Last week, one of the engineering leaders from Huffingtonpost.com presented at the Erlang Factory, a 2-day conference held in San Francisco with 50+ speakers across 8 tracks (not the cassette kind). Among the presenters was, Adam Denenberg, VP of Engineering at the Huffington Post and HuffPost Live. Besides leading the engineering teams for Huffingtonpost.com and HuffPost Live, Adam is also responsible for community products and advertising platforms.
By using RabbitMQ, SockJS, Cowboy, Erlang, and more, his team built a highly scalable, customizable solution for real-time comments based on websockets. His talk, Realtime Web @ HuffingtonPost, was for developers of real-time, Erlang-based solutions—he covered architecture, lessons learned, pitfalls, and future improvements. The presentation objectives included:
- Why they went with Erlang and SockJS for the commenting platform
- How they integrated RabbitMQ routing to power the subscription architecture
- How they managed subscriptions for real time channels
- Their plans to extend the framework into an open source solution
- Where they want other mechanisms for publishing comments outside of RabbitMQ
Top 100 largest website requires significant scale
At the time of this article, Huffington Post was ranked as one of the top 100 largest websites globally and top 25 in the United States. To give you an idea of scale, that translates to over 500 million pageviews with 2 million comments each week.
The primary challenge discussed in the talk was supporting their 12-hour, live, streaming network with real-time commenting and real-time updates of content below the video player. In these scenarios, they needed comments and updates to be pushed and not pulled—this would avoid browser refresh, a problem when GUIs are streaming video. The media property needed to cover 30+ live segments per day that were produced out of NY and LA, and they could not rely on HTML5 as a least common denominator.
Technology Architecture and RabbitMQ’s Fit
Here is a bit about the solution’s technology stack:
- Ruby/Rails—CMS and APIs
- Backbone.js—Client UI Framework
- Erlang—Websockets and AMQP bridge
- Varnish—Edge caching
- Elastic Search—Searching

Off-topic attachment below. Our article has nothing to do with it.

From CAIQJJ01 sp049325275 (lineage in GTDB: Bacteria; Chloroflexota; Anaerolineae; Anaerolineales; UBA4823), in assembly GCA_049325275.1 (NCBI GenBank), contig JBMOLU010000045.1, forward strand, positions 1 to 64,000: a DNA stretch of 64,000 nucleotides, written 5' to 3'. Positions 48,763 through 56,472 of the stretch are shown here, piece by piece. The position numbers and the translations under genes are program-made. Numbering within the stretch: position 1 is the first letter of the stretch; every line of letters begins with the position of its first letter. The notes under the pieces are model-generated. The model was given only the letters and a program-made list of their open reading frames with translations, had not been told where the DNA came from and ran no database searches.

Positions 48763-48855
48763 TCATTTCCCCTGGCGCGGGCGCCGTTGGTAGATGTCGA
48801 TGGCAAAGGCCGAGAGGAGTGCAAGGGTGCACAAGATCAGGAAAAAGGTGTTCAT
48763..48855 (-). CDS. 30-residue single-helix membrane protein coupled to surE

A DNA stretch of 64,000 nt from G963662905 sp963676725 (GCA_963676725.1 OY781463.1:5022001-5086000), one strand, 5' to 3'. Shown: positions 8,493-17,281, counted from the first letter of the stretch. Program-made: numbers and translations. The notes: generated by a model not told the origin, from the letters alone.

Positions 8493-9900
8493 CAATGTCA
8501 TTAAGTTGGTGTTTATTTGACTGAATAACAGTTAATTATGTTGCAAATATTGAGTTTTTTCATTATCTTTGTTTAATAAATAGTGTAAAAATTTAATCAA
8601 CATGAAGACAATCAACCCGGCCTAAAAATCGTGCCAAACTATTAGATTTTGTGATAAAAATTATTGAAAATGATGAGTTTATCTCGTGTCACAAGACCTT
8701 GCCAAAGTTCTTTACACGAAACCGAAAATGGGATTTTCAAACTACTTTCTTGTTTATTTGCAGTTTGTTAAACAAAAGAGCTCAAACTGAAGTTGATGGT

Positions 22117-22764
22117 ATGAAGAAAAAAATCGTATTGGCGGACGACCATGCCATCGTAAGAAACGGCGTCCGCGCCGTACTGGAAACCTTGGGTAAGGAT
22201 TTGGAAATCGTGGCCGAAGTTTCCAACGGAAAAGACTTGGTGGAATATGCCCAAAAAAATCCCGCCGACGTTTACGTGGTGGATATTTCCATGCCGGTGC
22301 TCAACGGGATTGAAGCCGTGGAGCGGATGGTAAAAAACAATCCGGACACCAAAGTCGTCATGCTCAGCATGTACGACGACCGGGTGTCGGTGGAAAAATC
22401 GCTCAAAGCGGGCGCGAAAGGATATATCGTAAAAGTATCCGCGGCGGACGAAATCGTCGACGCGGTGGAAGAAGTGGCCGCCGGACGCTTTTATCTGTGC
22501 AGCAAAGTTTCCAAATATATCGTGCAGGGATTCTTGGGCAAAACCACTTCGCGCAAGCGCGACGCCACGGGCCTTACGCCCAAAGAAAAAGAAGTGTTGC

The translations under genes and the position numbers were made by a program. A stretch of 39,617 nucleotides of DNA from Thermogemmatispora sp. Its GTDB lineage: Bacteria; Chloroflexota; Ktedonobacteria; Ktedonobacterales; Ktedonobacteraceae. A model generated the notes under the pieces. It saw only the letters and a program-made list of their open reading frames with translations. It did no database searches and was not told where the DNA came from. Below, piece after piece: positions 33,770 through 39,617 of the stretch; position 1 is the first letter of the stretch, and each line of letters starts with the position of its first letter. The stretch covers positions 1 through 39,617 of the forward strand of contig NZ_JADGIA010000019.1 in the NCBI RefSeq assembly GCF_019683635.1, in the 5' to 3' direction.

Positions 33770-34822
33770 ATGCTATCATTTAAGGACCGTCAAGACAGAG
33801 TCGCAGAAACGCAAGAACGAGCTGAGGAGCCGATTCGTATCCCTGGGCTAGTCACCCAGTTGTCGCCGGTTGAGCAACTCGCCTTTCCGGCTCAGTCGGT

- RabbitMQ—Publishing Queue
The entire Realtime Web @ HuffingtonPost presentation goes into more depth on the entire solution. With regards to how RabbitMQ fits, consumers wait for messages on subscribed channels. Producers send messages to a predefined RabbitMQ topic. Comments are moderated by both machine learning and humans. Websockets was used as the primary support for the real time comments use case. RabbitMQ routing keys and topics were used heavily. Here is a RabbitMQ-related diagram from the talk—it shows the general flow:
Use Case Examples and Results
There are two example scenarios that Adam explains in the talk—subscribe and publish. For subscribe, he explains how SockJS is used with payloads of action-sub, channel-chatroom, and id-###. The server inserts a record into a table with the SockJS session object, the chatroom, and the subscription ID. For publishing, a backend moderator can publish a message to a chatroom and subscription ID via RabbitMQ topics.
With this architecture, they were able to scale to 100,000 connections with sub-second latency. According to Adam, there wasn’t too much work, yet a fair amount of tuning.
Next Up with Real-Time Comments
Adam’s team is looking to open source the project and would like to build adapters for multiple message queues, expose publishing as an HTTP interface, and improve SockJS performance.
For more information on RabbitMQ:
- Read over 45 case studies, tutorials, and updates. Some of the more recent, interesting articles include:
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